Tyler Gilbert made his major league debut on August 3 against the Giants, mowing ’em down 1-2-3 with a pair of strikeouts in the eighth inning of the Diamondbacks’ 3-1 victory. He then made two other appearances out of the bullpen: an extra-inning loss thanks to a Giants ghost runner scoring on August 5, and a couple of scoreless innings in not-quite-mop-up duty in a 6-2 loss in San Diego last Saturday.
Well rested since then, the lefthander, a Rule 5 draft pick out of the Dodgers system last December, made his first major league start at home against the Padres on Saturday night. And, as you know by now from whatever headline one of Deadspin’s extremely good-looking editors has composed, he threw a no-hitter. (Ed. note: Aww, shucks. Also, never lie to the reader — Rich O.)
Gilbert only returned to work as a starter this season, making only one relief appearance among his 11 outings with Triple-A Reno. Wait, Triple-A Reno? Aren’t Rule 5 picks supposed to stay on the major league roster all year? Yes, the major league Rule 5 draft picks need to stay on the major league roster all year. Gilbert was a minor league Rule 5 pick. The number six minor league Rule 5 pick. And minor league Rule 5 picks can go anywhere in a farm system.
So, uh, how are those other top five Triple-A Rule 5 picks working out?
Shea Spitzbarth, RHP, Pirates (from Dodgers): Made his major league debut on August 2, and worked 2.1 scoreless innings over a pair of outings, closing out a pair of Pittsburgh losses in Milwaukee. Got sent back to Triple-A a few days later, and has a 1.53 ERA with 27 strikeouts in 35.1 innings this year for Indianapolis.
Matthew Wivinis, RHP, Rangers (from Yankees): Has been on the injured list all season.
Yunior Perez, RHP, Tigers (from Cubs): Released in March. Hey, the Tigers got Akil Baddoo in the major league phase of the Rule 5 and he’s leading the American League in triples. No complaints there.
Tyreque Reed, 1B, Red Sox (from Rangers): Smashed 14 homers in 48 games for Single-A Greenville to earn a promotion to Double-A Portland, where he’s gone deep three times in 23 games, hitting .222/.333/.417 with an impressive 11 walks in 87 plate appearances.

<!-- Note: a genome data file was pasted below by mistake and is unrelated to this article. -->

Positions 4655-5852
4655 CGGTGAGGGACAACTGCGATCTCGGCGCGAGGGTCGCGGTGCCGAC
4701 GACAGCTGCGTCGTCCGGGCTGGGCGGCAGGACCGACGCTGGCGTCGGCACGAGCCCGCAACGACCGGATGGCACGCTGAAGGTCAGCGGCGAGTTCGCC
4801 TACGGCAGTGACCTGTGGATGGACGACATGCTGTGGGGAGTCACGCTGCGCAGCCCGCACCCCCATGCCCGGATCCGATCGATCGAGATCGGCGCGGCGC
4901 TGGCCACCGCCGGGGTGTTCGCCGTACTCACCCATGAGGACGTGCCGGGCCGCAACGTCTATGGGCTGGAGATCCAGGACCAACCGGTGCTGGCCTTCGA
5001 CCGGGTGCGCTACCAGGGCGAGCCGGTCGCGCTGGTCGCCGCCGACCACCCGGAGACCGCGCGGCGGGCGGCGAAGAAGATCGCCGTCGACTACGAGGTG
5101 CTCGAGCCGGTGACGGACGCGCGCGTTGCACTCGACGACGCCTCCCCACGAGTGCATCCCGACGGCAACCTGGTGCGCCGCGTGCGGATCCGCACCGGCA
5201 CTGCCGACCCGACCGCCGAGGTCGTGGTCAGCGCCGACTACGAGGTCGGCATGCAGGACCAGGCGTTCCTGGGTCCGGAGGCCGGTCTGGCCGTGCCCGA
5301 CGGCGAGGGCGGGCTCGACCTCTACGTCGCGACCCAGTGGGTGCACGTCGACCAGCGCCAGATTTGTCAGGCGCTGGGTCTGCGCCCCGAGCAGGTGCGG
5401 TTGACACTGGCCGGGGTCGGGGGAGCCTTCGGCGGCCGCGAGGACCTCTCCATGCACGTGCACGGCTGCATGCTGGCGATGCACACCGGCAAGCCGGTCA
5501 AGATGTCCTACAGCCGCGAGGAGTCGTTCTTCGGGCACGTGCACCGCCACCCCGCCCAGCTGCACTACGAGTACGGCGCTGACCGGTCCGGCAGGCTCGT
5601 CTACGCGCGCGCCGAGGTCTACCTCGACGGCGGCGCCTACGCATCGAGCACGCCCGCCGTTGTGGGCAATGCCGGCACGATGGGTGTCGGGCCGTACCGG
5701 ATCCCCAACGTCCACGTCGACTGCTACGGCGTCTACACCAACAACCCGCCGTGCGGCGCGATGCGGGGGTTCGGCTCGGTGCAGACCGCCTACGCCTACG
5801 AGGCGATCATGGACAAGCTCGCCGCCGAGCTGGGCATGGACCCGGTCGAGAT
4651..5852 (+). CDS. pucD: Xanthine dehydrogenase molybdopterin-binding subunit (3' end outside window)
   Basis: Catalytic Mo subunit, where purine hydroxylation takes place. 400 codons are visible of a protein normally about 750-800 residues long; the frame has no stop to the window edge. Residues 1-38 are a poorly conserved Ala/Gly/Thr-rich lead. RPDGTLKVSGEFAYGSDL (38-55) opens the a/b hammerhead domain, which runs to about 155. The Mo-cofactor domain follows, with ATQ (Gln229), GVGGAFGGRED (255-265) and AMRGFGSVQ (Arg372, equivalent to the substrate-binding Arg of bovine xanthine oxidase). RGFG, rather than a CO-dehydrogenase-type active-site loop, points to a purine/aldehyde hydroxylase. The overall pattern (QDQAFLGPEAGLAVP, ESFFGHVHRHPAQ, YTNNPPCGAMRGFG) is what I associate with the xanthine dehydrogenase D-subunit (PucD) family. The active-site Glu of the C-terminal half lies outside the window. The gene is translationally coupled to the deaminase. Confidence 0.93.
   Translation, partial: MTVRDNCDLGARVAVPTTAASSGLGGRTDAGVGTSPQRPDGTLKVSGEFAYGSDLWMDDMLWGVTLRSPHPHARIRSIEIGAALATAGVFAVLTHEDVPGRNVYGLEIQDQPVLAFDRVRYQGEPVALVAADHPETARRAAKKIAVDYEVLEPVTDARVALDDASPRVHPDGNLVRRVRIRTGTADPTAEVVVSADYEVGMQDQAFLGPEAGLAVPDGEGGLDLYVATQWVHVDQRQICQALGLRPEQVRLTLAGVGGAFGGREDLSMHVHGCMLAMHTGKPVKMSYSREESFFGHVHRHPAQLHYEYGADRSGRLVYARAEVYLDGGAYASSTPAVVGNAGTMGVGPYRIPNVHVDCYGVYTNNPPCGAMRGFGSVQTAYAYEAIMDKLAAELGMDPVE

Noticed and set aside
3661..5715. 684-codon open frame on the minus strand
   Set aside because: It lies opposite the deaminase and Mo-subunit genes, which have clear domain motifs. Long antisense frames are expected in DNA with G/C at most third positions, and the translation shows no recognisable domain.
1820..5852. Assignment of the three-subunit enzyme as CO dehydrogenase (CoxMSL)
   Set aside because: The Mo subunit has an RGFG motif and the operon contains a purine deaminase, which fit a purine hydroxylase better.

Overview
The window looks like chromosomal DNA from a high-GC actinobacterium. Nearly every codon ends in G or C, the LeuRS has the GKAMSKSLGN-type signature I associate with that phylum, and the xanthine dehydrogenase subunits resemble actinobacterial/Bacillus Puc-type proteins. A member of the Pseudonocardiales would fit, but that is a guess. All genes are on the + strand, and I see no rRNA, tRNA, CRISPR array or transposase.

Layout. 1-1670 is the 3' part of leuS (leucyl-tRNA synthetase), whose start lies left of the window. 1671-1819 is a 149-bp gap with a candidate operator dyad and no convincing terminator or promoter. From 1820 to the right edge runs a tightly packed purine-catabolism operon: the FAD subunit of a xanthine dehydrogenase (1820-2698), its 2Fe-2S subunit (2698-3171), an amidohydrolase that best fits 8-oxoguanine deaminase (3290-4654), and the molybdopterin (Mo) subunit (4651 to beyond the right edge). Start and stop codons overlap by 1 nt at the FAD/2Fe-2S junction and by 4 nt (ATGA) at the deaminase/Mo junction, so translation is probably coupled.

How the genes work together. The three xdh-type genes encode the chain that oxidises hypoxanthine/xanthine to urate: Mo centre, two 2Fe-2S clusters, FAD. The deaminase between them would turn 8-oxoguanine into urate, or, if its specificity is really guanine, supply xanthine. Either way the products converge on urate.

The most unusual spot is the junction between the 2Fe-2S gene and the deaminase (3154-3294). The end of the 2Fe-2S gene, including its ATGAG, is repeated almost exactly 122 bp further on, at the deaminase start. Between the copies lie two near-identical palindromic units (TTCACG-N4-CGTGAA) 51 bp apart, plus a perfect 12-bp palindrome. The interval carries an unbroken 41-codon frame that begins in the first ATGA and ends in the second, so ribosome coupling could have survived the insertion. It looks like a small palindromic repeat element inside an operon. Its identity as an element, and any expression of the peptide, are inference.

Rickey Ramirez, RHP, Orioles (from Twins): Didn’t pitch until late June due to injury, and has had a rough go with Single-A Delmarva, allowing runs in six of his nine relief appearances.
Gilbert is a little bit older at 27, so those other guys do have a chance to catch up. For Gilbert, the challenge now is to surpass the last man to throw a no-hitter in his first major league start, Bobo Holloman, a 30-year-old rookie who made four relief appearances for the 1953 St. Louis Browns (a 95-loss team featuring Satchel Paige!) before twirling a no-no against the Philadelphia A’s.
Holloman went 1-3 with an 8.04 ERA over his next five starts, starting with the A’s knocking him out in the second inning of the start after the no-hitter, and ending with a start in which Holloman gave up his first major league homer, to Mickey Mantle. By July of that year, Holloman’s contract was sold to the Toronto Maple Leafs of the International League, where he put up a 5.07 ERA in 55 innings. The next year was Holloman’s last in professional baseball.
Yes, the Toronto Maple Leafs. You know, Ray Shore. Old time baseball.
Get the bust in Canton ready
Speaking of old minor leaguers, Tim Tebow!
And speaking of people who went to spring training in Port St. Lucie and barely make contact, the Mets in the 10th inning against the Dodgers! They’re doomed, but then, aren’t we all?